A Note on Publishing Scams +UpdateSome People's Kids
Warning: This is pretty tl;dr. Feel free to skip to the second section. Spread the word, because this community needs a little common sense sometimes.
Today there was a suspect-at-best post in the literature forums where someone who claims to have published nine anthologies and fifteen issues of a lit-mag was seeking submissions for a new anthology based around a short story that was, in his opinion, being rejected by other magazines because he's too "edgy" in his writing style (read: it was shitty so he had to self-publish it to have it read).
The poster was extremely homophobic, making comments about male-on-male anal sex and lesbians having cunnilingus, right in the body of his submission calls, and prattled on about how his publishing credits included the software program Open Office. I was pretty immediately off-put, so did some minor googling and found his "press", a lulu.com page, which was off-putting to begin with; he claimed it was a token-paying press, bot
Publishing Resources ListMake sure you the news article!
So you've written something freaking awesome. You've edited a million times (and if you haven't, turn around and go do that. Right now). You think you maybe want to take the leap and try publishing something. But you have no idea where to start.
Well, this is a good place to be.
This the journal where I'll be keeping a running list of all the publishing resources I find, both on and off dA. Most of it will probably be related to literary journals, since that's the stage where I'm at in my literary career, but I'll add things about book publishing as I find them.
If you ever find a great resource, or if you'd like to request something specific, please leave me a note in the comments.
Also this journal is probably going to be super-messy and slightly badly-categorized for the first few weeks, so if anything looks out of place and/or you can think of a better way for me to organize this, please
Research research research research research. I can't stress this enough. Try Predators and Editors (okay fine TarienCole it's spelled Preditors and Editors), try the AbsoluteWrite Water Cooler; these places are well moderated. The top few Google results might be misleading, so look for the tone of the first 2-3 pages of search results.
Look at their Internet presence. It's not hard to get 100+ Twitter followers if you follow bots that automatically follow back. It is, however, hard to have a conversation with them...do they ever reply to people or is it all a steady stream of 'I made X today'?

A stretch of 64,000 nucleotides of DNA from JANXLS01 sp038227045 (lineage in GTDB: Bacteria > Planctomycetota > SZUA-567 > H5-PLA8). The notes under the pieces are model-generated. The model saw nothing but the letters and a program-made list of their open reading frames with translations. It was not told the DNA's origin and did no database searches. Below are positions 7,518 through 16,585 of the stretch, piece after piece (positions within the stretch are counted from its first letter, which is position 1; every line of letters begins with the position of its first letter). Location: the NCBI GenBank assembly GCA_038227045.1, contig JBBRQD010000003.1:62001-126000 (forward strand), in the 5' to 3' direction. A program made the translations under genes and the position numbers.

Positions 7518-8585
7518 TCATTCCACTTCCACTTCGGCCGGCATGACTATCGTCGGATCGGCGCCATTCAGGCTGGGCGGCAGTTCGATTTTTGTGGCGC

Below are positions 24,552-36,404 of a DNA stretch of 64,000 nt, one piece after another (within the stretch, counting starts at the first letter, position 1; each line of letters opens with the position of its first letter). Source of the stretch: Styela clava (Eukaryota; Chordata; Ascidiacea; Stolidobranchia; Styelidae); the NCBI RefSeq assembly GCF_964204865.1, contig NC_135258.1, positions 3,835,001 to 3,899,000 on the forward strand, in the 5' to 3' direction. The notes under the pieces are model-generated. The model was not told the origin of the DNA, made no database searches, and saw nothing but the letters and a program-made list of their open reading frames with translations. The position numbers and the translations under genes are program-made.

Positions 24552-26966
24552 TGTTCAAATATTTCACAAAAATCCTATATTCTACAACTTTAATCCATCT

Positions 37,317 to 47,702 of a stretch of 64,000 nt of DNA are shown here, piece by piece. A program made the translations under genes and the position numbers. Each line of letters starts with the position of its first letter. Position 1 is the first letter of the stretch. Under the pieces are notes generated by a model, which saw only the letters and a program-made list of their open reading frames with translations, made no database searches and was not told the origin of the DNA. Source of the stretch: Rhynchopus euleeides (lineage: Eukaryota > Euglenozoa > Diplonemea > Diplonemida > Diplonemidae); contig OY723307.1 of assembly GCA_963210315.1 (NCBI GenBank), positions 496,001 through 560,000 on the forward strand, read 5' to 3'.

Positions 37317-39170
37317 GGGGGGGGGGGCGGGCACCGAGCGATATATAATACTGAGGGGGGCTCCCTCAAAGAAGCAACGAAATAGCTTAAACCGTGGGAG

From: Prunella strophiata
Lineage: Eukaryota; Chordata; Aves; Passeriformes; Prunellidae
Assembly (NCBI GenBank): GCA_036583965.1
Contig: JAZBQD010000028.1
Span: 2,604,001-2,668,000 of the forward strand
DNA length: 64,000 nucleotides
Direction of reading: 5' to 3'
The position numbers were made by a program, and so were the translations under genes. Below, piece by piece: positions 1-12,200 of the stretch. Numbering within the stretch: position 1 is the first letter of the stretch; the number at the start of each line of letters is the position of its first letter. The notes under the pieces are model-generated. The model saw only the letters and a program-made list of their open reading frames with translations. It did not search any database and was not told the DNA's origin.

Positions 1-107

Professionalism. Before I start quoting von Clausewitz at you, let's make this easy. Look at someone super reputable, a big publishing company or a famous author. Now look back at the guy you're talking to. Regardless of publicity, do they maintain a similar sense of decorum?
Connections. Zero prior experience does not make someone a desirable alternative to the mainstream (which, by the way, isn't all that main when there's hundreds of small presses out there; beware of someone selling themselves on 'no one else will give you X'), it makes them a wanker who doesn't know what the fuck they're on about. If every single person they're printing is a young teenager who lists de facto prizes as awards on their CV, then this publisher is, deliberately or because they can't get anyone more reputable, targeting the uninformed. If an author is only getting into shitty magazines, either they don't care or they can't make it, for a variety of reasons that are all variously bad.
No such thing as a free lunch. Let's be realistic, there are over a million writers on dA. If someone comes up to you and is like 'hey wanna be in my mag,' they're just not super-huge. This isn't always bad, but you need to be realistic about what it means. Mostly, it's not going to be your big break, and down the line you may not want to ever admit you had that piece printed there.
I think these five points are an easy place to start, not to mention the excellent blogs at the top, and if you'd like to add more, do so in the comments. (Warning: if your statements don't tally with my experience, I will say so. I don't hide comments. No take-backs.)
In short, be vigilant. You haven't fallen for 'em...yet.
Not for everyone's tastes or projects but check out the SCBWI (Society of Children's Book Writers & Illustrators) at scbwi.org. Once you're a member and have had a book published you can get on their PAL (Published and Listed) roster BUT only if the publisher is on their list of established publishers. Through knowing the group and it's members (22,000+ worldwide), you get good, solid, well-tested information and word of mouth as to who is looking for what. I got my first illus gig through another member who met a publisher's rep at a conference. I've illustrated 8 children's books and been doing this for more than 10 years. The last publisher I worked with is not on that PAL list. I had no problems with them but since then I have heard writers have had no end of grief and runaround from them.
If someone offers you pay down the road, royalties only, for the "exposure" or something that smells of week-old dead squid, run far and fast away. The stories I've heard of authors and illustrators getting shafted and paid next to nothing are on the rise. With ebooks and self-publishing it's getting worse. I chase away most of the selfers by quoting an upfront minimum. And btw, most of the mss I read have a long way to go before being publishing ready. Tad Crawford has an excellent series on contracts for writers and artists, what to look for and avoid, and do-it-yourself kits. As the article said, find out as much about who you are going to work for as possible.
I'm all for risk taking but if you're taking all the risk, forgedabowdit!